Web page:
Becoming an adolescent means taking on more responsibility and independence. Both
parents and kids may have concerns about this transition. For parents it means letting
go; for kids it means doing more for themselves. A big part of the transition to
young adulthood is taking on responsibility for self-infusions, which will give children with hemophilia freedom
to do more on their own.
Setting expectations, such as with chores, is another way parents can start
to shift responsibilities to their child. Giving children choices and involving
them in their treatment are steps that will go a long way in helping them to be
responsible young adults.
This section of Next Step provides suggestions for parents and kids
- How Parents Can Foster Independence
- How Kids Can Show They’re Ready for More Responsibility
One of your main goals as a parent of a child with a bleeding disorder is to teach
your child the skills needed to successfully transition into a healthy and independent
adult. How can you do this? You may have already started without even realizing
Here are some tips for fostering your child’s independence:
- Don’t Be a “Helicopter”or Worse, a "Velcro" Parent
As a parent, you want to protect your children. When you have a child with a bleeding
disorder, you may feel an even greater urgency to stay close to your child to shield
him or her from harm. This tendency to hover is often called “helicopter parenting”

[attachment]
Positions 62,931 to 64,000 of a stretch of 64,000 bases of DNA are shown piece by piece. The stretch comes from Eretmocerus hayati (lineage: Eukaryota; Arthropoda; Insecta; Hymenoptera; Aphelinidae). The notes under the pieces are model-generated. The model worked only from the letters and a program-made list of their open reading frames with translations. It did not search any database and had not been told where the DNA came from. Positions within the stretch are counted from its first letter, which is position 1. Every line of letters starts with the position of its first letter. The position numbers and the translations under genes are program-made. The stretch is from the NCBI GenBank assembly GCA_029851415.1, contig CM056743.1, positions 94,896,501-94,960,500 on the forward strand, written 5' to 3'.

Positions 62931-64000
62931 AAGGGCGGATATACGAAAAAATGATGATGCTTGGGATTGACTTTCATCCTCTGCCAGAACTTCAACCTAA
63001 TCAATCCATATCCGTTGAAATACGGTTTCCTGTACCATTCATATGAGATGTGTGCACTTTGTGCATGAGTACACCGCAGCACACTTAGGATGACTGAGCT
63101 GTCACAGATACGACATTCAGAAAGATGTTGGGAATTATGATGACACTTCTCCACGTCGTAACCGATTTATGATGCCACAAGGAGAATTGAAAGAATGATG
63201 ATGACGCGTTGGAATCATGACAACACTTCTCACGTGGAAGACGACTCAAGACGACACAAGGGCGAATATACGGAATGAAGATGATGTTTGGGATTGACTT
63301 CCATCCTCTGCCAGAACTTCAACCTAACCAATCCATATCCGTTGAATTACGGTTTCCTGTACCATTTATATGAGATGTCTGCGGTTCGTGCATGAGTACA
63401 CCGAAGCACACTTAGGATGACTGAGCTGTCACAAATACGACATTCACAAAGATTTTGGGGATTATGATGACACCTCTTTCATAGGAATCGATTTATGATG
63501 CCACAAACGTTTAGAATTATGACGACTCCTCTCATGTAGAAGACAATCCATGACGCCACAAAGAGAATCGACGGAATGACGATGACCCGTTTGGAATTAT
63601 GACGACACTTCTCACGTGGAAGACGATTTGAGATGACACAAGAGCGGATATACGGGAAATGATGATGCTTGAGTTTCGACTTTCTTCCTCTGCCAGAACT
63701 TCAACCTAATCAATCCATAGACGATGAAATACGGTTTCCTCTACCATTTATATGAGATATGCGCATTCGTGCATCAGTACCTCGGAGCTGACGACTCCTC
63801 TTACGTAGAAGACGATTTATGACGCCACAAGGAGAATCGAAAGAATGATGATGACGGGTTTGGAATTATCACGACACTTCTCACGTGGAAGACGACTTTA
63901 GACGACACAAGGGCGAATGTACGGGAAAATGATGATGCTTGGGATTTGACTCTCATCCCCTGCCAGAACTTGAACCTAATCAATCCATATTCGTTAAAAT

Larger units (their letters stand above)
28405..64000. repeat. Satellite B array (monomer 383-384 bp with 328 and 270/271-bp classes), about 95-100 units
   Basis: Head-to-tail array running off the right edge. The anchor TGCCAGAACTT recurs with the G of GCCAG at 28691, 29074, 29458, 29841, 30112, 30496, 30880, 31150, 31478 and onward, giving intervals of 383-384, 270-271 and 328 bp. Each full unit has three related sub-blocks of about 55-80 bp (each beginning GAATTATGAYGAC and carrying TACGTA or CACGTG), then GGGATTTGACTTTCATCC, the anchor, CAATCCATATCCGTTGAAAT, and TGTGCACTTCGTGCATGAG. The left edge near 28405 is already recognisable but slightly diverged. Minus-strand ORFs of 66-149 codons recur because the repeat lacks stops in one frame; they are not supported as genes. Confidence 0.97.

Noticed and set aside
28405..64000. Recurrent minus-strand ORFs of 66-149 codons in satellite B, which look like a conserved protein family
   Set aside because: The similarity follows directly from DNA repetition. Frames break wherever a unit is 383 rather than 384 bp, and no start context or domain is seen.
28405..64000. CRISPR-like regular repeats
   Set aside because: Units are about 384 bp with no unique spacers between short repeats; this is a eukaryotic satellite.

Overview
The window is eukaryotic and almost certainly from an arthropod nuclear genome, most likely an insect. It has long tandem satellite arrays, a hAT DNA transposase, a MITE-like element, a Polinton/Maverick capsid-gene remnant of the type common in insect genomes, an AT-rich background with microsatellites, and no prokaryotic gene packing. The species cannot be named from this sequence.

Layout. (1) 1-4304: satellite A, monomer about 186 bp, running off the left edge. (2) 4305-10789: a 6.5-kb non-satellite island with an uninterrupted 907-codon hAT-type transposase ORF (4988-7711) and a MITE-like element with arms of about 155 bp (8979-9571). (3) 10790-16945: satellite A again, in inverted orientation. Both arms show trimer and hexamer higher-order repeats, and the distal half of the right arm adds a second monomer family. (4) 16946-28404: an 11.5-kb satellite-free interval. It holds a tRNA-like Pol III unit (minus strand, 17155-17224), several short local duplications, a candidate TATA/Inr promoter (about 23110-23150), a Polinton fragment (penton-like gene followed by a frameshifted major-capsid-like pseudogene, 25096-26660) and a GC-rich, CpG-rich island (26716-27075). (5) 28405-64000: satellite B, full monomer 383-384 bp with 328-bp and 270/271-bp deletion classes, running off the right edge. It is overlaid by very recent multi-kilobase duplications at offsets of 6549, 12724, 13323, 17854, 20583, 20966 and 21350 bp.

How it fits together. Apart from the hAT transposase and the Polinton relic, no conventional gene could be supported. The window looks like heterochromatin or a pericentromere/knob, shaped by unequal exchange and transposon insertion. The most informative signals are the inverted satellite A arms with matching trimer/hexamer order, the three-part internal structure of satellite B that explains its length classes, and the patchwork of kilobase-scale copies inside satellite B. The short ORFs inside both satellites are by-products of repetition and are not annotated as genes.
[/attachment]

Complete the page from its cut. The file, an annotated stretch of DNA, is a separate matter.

and actually does more harm than good. Of course, you will want to closely monitor
your child’s treatment and make sure he or she is getting proper care, but constantly
monitoring your child’s actions in other non-medical areas will rob your son or
daughter of the important lessons needed to learn to become a successful independent
- Allow Your Child to Make Choices
As much as possible, include your child in discussions where he or she can voice
his or her own opinions, make choices, and come to conclusions. This can be as simple
as deciding which activities to join or electives to choose at school, or which
household chores to accomplish during the week. Encouraging the decision-making
process at a very early age will ensure that your child is prepared for more independent
behaviors. This will be especially useful as they learn the necessary steps to manage
their own health care.
- Teach Self-Infusion
Teaching children self-infusion is one of the most important
steps to building independence. The health care team, including the, hematologist, nurse, and social worker,
can help you and your child assess readiness for self-infusion and assist with the
process. When children can manage this aspect of their health care, a whole new
world opens for them. They can freely participate in overnight sleepovers and travel
to camp. Moreover, you can feel reassured that your child is educated about his or
her bleeding disorder and knows what to do in case of an emergency.
For more information, click on Changing Roles in Treatment.
- Give Your Child Daily Household Chores
Assigning chores helps children learn to be accountable to the family “team.” Learning
how to manage simple tasks will carry over into their school life and eventually
the workplace and their own household. Chores help build a feeling of accomplishment
and competence and help establish good attitudes about work. Children with bleeding
disorders can benefit from the lessons learned from doing chores as they take on
more responsibility for their own health care.
- Give Your Child the Camp Experience
Camp is a great place for children with bleeding disorders to learn the skills needed
to become healthy, independent adults. When at camp, your child will have the opportunity
to learn from the other campers and share similar stories and experiences. They